Sunday, May 18, 2008

Do Prohibitions on Same-Sex Marriage Amount to Sex Discrimination?

My latest FindLaw column sets out the core argument of the California Supreme Court in the Marriage Cases, speculates about the consequences, and defends the result. Because the column is short and the decision is (unnecessarily) long, I don't address everything in the opinions. Here I want to consider one feature of the case: En route to finding that restricting marriage to opposite-sex couples constitutes impermissible discrimination on the basis of sexual orientation, the California Supreme Court says it does not constitute sex discrimination. Herewith, a few observations about this point:

1) It's odd that the Court even addressed the argument, because it is so obviously irrelevant to the ruling. Having found two independent doctrinal grounds for subjecting the marriage law to strict scrutiny---denial of the fundamental right to marriage and discrimination on the basis of sexual orientation---the Court could have simply said that it did not need to reach the question of whether the law was also a form of impermissible sex discrimination. Yet the Court's conclusion that opposite-sex-only marriage is not sex discrimination can now be invoked by opponents of same-sex marriage in other jurisdictions, who will say something like: Even the super-liberal California Supreme Court did not think that sexual orientation discrimination counts as sex discrimination, so it clearly should be understood differently here as well. And in some of the jurisdictions in which this argument is advanced, the notions that marriage is a fundamental right and that sexual orientation is a suspect classification will not be available. Defeat of the argument that sexual orientation discrimination = sex discrimination may not have mattered in this case, but it could be crucial in another jurisdiction.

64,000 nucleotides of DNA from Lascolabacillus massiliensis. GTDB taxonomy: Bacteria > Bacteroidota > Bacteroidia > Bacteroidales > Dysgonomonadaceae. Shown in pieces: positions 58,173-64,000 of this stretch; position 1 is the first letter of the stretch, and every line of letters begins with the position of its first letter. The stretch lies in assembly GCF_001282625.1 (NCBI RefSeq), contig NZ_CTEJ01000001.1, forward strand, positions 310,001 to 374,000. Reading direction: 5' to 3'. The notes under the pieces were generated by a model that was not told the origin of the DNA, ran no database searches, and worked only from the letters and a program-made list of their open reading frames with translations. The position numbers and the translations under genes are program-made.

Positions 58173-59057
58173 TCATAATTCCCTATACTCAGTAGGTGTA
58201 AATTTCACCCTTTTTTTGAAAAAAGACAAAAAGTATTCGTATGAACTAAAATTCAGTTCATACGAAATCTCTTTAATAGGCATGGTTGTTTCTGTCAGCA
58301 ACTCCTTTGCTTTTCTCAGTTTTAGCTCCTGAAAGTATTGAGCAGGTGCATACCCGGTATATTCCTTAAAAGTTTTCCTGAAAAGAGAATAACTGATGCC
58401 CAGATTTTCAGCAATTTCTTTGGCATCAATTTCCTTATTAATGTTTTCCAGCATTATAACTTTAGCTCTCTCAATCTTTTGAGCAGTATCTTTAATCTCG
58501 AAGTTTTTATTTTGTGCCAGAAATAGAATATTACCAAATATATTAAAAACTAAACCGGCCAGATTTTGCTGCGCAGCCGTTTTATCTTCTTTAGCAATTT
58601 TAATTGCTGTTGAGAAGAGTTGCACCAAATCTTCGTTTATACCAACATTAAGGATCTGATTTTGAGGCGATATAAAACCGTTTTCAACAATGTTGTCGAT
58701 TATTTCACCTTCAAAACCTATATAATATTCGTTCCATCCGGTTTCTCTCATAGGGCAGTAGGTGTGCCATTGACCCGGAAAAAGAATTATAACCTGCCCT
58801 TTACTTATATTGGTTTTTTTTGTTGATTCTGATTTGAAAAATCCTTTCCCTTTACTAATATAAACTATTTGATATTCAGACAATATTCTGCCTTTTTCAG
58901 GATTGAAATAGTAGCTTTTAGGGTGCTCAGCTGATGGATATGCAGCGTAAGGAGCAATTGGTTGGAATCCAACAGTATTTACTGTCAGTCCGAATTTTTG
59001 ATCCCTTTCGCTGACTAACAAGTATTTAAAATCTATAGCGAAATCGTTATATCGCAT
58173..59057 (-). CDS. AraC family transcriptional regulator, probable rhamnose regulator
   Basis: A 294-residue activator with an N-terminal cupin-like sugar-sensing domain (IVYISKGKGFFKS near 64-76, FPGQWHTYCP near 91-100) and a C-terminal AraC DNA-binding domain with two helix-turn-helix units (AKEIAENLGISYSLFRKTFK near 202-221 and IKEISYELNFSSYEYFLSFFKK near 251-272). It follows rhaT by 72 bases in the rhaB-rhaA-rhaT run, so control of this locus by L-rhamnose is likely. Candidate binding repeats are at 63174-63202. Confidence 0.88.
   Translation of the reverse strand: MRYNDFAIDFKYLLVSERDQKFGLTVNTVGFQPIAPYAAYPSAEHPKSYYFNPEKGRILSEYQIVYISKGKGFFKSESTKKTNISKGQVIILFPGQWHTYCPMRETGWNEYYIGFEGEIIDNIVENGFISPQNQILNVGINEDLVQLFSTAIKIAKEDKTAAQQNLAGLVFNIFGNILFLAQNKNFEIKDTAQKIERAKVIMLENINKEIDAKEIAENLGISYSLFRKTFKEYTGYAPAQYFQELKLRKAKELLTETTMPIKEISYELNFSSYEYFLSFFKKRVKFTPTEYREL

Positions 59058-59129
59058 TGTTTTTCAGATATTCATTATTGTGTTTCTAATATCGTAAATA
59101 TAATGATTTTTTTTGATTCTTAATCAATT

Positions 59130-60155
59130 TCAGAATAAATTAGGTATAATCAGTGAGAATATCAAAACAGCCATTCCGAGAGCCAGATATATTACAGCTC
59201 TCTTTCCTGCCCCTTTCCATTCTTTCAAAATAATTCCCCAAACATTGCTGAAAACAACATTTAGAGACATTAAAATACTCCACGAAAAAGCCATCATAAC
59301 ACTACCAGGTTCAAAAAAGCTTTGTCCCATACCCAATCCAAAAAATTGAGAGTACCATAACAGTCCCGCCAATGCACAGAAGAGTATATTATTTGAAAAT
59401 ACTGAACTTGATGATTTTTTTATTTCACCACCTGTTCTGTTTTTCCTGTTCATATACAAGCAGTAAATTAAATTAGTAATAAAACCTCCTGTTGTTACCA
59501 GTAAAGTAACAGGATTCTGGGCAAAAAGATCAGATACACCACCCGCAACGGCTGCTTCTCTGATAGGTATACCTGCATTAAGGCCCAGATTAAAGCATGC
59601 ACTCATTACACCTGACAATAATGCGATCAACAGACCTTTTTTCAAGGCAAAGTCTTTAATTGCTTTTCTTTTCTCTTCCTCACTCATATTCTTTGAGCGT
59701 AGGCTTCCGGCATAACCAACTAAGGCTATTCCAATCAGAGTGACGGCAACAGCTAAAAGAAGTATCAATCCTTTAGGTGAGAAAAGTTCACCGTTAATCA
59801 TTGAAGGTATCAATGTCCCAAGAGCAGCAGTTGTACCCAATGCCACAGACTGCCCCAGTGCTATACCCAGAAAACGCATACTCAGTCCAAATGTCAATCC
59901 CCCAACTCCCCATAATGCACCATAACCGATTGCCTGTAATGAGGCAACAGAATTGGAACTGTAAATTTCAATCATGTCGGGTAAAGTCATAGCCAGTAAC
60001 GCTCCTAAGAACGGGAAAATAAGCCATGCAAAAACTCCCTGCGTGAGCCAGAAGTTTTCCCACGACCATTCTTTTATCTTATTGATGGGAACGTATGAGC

2) The idea that same-sex marriage restrictions should be struck down as a form of sex discrimination is often called "the Loving analogy," because it rests on a logic drawn from Loving v. Virginia, the U.S. Supreme Court case invalidating Virginia's anti-miscegenation law. It goes like this: If telling a black man that he can't marry a white woman because their races differ is race discrimination, then telling a man that he can't marry a man because their sexes are the same is sex discrimination. The California Supreme Court relied on its own decision invalidating an anti-miscegenation law, Perez v. Sharp (1948), for the proposition that the fundamental right to marry is not limited by its precise history, but the Court rejected the Loving analogy in its standard form: Anti-miscegenation laws express the social meaning of white supremacy, the Court said, but same-sex marriage prohibitions are not an expression of patriarchy (or some other form of sex/gender subordination).

3) There is pretty clearly a sense in which the California Court is right, but that sense does not (or should not) exhaust the scope of equal protection. Although the particular law at issue in Loving was clearly an expression of white supremacy, imagine a case in which it were not. Suppose a state forbade interracial marriage on aesthetic grounds alone. Wouldn't we still want to say that such a law constitutes race discrimination? And wouldn't that conclusion be independent of the fact that marriage is a fundamental right? Surely a law forbidding interracial bowling is an instance of race discrimination, even though there is no fundamental right to bowl and even if the law were in fact adopted for reasons having nothing to do with claims about the superiority or inferiority of various races.

4) What's really going on---and the California Supreme Court opinion gestures incompletely in this direction---is that the California Court is much less formalist than the U.S. Supreme Court. Here's what the California Supreme Court said last week:
a statute that treats a couple differently based upon whether the couple consists of persons of the same race or of different races generally reflects a policy disapproving of the integration or close relationship of individuals of different races in the setting in question, and as such properly is viewed as embodying an instance of racial discrimination . . . . [I]n realistic terms, a statute or policy that treats same-sex couples differently from opposite-sex couples, or that treats individuals who are sexually attracted to persons of the same gender differently from individuals who are sexually attracted to persons of the opposite gender, does not treat an individual man or an individual woman differently because of his or her gender but rather accords differential treatment because of the individual’s sexual orientation.